Teaching innovation and technology enhanced learning in UCL School of Pharmacy poster

    Visualiser Workshop University of Birmingham

    By Mike J Allinson, on 24 November 2014

    At the invitation of University of Birmingham I attended a workshop on capturing the written word. The workshop was a small but happy band of engaged folk  representing Universities such as Bath,Leicester, Loughborough,Wolverhampton,Imperial, Birmingham, Ulster and of course UCL. Also in attendance were two major furniture manufactures, TeamMate and Dalen (Top Tech) as well as one of the leading Visualiser manufactures, Wolfvision.The discussion centered around how best to capture the written word and turn it into a digital signal for both inclusion onto a lecture capture and in larger lecture theaters a way of transferring the information onto a projection system, so it can be easily read by those students at the back of the room.
    Discussion was around various writing surfaces ( chalkboard whiteboards paper acetate and touchscreen ) and how each surface felt and performed for the user.It was agreed that chalk and paper had a more natural feel from a user perspective and  that whiteboards and active touch screens had a less natural feel. The discussion focused on current technology and how it could be incorporated into current furniture designs or how current furniture design could be adapted to encompass current technology.

    After lunch the manufacturers gave us their thoughts on what they were doing to support us in this quest and gave  a presentation on their most recent  products in development. What struck me throughout the presentations was that these solution were put together using current technologies and they were not really looking at this from a real research and development perspective. What we have is an instant solution to a very pressing problem. Putting the visualiser at the heart of the solution.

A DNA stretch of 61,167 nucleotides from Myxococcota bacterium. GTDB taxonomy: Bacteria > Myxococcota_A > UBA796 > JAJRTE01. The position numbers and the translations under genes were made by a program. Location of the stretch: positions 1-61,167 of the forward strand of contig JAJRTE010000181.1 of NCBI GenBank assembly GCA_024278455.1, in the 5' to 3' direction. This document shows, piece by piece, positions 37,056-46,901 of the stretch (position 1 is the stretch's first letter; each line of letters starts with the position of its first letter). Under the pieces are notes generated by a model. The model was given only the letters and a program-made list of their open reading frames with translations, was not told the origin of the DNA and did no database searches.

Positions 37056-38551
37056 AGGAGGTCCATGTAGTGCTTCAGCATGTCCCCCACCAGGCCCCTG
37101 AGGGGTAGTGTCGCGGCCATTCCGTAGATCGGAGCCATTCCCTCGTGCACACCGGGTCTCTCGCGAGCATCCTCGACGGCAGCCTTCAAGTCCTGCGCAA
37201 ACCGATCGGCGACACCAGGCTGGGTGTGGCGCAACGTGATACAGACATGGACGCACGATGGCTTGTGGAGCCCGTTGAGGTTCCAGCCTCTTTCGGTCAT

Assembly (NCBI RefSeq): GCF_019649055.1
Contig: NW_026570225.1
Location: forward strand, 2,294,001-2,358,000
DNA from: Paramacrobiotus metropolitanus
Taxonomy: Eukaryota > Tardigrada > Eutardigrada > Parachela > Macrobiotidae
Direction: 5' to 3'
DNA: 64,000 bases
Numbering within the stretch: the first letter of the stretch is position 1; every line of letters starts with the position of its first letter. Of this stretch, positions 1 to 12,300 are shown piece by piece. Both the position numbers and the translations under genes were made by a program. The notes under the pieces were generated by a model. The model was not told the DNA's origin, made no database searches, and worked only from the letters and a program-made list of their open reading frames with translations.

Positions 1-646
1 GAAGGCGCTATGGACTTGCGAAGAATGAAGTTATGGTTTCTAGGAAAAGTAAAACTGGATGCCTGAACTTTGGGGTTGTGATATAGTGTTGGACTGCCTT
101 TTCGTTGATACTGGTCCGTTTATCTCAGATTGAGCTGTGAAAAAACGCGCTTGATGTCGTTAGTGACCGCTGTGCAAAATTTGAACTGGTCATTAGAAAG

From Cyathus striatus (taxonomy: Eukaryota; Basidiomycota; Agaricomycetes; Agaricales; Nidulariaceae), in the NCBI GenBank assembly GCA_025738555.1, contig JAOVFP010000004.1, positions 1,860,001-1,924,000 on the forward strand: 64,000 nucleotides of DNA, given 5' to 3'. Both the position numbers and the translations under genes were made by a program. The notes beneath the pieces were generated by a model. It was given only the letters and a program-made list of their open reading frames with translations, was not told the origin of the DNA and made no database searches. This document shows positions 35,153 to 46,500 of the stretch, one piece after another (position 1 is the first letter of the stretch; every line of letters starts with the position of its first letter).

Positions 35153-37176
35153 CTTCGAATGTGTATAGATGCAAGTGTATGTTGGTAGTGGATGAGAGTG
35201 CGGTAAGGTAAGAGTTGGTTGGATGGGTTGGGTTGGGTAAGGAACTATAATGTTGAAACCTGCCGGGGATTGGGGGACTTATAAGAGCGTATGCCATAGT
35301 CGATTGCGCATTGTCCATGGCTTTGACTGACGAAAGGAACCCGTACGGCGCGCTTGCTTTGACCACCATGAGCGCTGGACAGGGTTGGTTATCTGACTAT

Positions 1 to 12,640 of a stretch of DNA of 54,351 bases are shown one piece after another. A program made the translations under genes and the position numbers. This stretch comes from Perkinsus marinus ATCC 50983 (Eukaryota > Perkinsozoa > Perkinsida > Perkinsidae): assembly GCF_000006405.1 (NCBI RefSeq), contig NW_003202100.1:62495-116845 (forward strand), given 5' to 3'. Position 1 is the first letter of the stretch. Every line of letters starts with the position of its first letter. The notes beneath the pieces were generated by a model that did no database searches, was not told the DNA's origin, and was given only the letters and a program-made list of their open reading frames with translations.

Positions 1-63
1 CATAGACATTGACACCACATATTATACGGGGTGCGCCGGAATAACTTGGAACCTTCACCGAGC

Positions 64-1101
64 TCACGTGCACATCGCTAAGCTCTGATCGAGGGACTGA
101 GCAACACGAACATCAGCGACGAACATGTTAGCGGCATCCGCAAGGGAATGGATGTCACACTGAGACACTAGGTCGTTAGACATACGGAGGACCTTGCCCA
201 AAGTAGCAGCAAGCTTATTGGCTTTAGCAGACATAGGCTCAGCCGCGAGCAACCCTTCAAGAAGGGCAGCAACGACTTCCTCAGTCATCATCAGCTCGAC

The  question going forward is, is the visualiser fast becoming old technology?

    I still believe the visualiser is a good teaching tool and that we should be promoting their use and the solutions the visualiser/furniture manufacturers are offering. This is the quickest and best solution for the immediate future, as we struggle to satisfy those with a need to use analogue methods  of presentation alongside the requirement to capture these digitally

    Rather than being engaged with furniture and Visualiser manufactures should we not be engaging with manufactures of touch screen and digital presentation technologies. Is the future about developing touch screen technology to have a more natural  feel and reduction of lag so we could  embed these screens into the lectern so turning the surface into a digital writing surface?


    Mike Allinson


    BoB (Box of Broadcasts) National

    By Natasa Perovic, on 1 November 2014


    How are you getting on with BoB?

    Short videos on how to record programmes and create clips and playlists:




    Recording a programme


    Creating Clips


    Additional features

    To access BoB, log in with your UCL user details http://bobnational.net/

    BoB user guide http://bobnational.net/faq

    A day In the Life

    By Mike J Allinson, on 31 October 2014

    Woke up, fell out of bed
    Dragged a comb across my head
    Found my way downstairs and drank a cup
    And looking up I noticed I was late
    Found my coat and grabbed my hat
    Made the bus in seconds flat

    abbey rd

    I was invited by Revolabs to give a presentation to their European distributors, from the perspective of an end user using their audio products in higher education. This was my inaugural presentation outside UCL. I thought it might be interesting to share this so others can understand some of what I do. I have to say what follows is not every day but does capture some of the more interesting aspects of my role.

    The group meeting was held at Abbey Road Studios in studio 2 which in the 60s and early 70s was where the Beatles recorded all of their albums, hence the title and opening lyric on this blog